Colenso has retained a country atmosphere with only about 6,000 residents and a small, but adequate commercial centre which includes a dairy shop, supermarket, hardware shop, vegetable market and one or two tea rooms. Situated on the banks of the Thukela River in the foothills of the magnificent Drakensberg Mountains, African life can be observed here in an undisturbed natural state, unspoiled by any form of commercialisation.
This historic town forms part of the KwaZulu Natal Battlefields Route and has many historical offerings for visitors. Colenso’s main attraction is to visit the several sites commemorating parts of the Battle of Colenso which was fought in December 1899 and was the first of five battles to try and lift the siege on Ladysmith. In total 1 100 men were killed at Colenso versus the eight Boers who lost their lives.
Colenso, although a small town, offers a variety of accommodation which includes B&B’s, Guesthouses and self-catering cottages.
Things to do and see
- Colenso Museum
- RE Stevenson Museum
- Bloukrans Monument
- Ambleside Military Cemetery
- Chieveley Military Cemetery
- Bulwer Bridge
- Colenso Anglo-Boer Gun Site
- Clouston Koppie of Remembrance
- Battlefields Route
- Fort Durnford Museum, Escort
- Soofie Mosque, Ladysmith
Colenso receives approximately 723 mm of rain annually with most of its annual rainfall during summer.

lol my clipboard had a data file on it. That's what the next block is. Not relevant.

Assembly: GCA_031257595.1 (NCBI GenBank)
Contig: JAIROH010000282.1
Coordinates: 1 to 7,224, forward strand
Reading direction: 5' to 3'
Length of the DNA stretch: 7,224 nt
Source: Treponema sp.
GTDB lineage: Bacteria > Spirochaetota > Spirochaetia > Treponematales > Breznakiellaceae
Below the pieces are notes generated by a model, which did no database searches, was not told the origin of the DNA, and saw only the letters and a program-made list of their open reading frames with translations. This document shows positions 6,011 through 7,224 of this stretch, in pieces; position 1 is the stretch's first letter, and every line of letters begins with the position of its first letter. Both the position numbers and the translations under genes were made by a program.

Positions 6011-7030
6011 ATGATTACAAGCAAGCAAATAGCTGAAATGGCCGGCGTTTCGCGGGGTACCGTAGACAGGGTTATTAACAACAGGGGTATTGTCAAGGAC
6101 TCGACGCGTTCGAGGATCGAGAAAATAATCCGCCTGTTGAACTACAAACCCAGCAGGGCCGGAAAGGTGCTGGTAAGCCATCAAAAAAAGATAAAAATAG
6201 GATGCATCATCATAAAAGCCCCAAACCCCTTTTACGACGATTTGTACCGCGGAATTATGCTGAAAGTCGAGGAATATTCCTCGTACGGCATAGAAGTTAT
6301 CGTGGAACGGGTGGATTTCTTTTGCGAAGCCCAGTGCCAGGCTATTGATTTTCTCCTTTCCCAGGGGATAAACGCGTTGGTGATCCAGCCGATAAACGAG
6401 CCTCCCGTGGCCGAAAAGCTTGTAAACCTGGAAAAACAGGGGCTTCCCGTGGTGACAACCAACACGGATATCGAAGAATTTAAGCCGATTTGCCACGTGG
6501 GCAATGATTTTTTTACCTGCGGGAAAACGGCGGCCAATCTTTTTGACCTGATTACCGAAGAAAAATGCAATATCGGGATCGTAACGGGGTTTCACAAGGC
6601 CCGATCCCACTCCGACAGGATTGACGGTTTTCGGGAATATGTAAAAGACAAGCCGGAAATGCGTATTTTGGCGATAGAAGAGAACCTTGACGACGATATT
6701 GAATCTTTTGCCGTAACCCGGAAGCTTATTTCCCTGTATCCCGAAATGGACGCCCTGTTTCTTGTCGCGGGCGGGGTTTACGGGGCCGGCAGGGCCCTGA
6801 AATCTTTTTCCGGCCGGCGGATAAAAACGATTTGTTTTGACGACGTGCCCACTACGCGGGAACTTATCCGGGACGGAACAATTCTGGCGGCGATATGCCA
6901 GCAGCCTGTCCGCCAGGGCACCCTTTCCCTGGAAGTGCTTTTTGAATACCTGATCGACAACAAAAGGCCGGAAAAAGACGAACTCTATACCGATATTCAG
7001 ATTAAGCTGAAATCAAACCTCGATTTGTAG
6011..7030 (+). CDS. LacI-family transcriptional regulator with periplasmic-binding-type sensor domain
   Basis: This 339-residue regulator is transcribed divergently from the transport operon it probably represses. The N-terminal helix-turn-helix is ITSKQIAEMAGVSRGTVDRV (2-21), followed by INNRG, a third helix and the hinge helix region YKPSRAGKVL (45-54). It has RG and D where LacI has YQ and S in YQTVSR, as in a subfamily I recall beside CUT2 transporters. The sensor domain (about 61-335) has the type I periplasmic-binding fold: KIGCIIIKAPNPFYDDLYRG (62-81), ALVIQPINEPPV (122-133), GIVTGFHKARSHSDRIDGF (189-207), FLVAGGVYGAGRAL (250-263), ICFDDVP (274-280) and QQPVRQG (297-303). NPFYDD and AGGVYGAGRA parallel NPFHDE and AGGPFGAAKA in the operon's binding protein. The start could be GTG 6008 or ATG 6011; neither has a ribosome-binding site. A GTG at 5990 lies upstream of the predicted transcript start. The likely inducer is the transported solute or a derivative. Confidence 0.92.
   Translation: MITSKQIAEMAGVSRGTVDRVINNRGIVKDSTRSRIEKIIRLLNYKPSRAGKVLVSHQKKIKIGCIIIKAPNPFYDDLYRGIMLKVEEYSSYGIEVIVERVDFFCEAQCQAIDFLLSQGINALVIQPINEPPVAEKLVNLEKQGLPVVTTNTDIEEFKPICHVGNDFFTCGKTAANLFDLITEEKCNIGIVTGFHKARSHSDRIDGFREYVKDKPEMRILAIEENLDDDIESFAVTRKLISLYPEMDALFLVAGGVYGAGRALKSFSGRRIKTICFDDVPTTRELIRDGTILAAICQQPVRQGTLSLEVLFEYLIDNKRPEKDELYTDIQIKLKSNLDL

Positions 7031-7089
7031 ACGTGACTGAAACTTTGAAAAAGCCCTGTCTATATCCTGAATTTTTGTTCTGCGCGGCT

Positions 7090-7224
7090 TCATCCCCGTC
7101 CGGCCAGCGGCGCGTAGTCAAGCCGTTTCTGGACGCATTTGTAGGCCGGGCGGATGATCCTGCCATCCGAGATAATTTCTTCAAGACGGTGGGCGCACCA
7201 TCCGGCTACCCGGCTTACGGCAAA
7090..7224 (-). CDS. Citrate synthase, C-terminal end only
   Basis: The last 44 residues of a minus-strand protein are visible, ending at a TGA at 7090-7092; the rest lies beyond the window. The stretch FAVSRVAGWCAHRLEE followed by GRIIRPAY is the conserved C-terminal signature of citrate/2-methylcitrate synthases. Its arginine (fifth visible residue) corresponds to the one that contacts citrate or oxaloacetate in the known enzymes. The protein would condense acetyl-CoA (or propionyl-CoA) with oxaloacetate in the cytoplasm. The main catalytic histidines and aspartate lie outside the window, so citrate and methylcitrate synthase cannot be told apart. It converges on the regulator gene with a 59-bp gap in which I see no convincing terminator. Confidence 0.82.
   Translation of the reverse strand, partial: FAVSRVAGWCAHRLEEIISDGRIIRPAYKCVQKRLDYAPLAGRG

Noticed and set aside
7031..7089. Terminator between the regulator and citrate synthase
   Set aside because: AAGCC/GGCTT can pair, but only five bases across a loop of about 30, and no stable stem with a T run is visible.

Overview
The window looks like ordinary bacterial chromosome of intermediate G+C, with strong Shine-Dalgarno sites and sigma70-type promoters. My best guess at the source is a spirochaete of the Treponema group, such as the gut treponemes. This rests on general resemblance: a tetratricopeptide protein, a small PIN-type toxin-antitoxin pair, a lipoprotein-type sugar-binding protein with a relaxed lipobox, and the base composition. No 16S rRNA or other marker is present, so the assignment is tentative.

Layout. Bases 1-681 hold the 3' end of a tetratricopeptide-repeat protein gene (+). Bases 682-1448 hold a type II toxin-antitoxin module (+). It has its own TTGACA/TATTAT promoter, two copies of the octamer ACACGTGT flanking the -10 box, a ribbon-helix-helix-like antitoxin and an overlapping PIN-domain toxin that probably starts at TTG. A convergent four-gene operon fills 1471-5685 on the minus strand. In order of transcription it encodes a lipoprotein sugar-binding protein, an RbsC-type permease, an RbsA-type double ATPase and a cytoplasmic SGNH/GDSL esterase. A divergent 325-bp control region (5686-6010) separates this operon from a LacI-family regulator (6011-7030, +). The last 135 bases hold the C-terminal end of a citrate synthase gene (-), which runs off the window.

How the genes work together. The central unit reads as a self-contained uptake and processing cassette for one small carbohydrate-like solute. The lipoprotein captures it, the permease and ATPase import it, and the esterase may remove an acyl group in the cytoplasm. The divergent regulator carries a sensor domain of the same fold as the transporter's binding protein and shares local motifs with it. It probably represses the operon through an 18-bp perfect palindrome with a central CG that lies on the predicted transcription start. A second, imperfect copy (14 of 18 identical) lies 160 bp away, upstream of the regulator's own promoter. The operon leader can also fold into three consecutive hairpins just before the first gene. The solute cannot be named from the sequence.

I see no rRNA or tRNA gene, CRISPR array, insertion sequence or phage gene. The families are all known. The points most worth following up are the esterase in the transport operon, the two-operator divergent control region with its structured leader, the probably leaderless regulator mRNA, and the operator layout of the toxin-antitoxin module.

Summer months, November to March will have average temperatures of between 15˚C and 31˚C.
Winter months, May to August will have average temperatures of between 1˚C and 22˚C.
There are daily local flights into Pietermaritzburg Airport, approximately 143 Km’s away via the N3, and into King Shaka International Airport in Durban, approximately 236 Km’s away also via the N3. Car hire facilities are available at the Airport.
Several major battles of the Anglo-Boer War were fought in the vacinity. The Battle of Colenso, fought on 15 December 1899, was the first of five battles to try and lift the siege on.
The town was used as a base by the British Army during the Anglo-Boer War and in 1855 the town was named after Bishop John William Colenso who translated New Testament of the Bible into Zulu, which also earned him the name Sobantu – Father of the People.
Prior to this the town was known as the Greater Tugela Drift or Commando Drif and even eSkipeni, meaning Place of the Boat in Zulu, as it was one of the major stopover points for the flourishing wagon transport trail between Durban and Johannesburg, and the Free State.
A number of smaller battles that became known collectively as the Battle of Tugela Heights - possibly the largest battle ever fought by the British Army up until the Second World War - were fought a short distance from Colenso, en route to Ladysmith.
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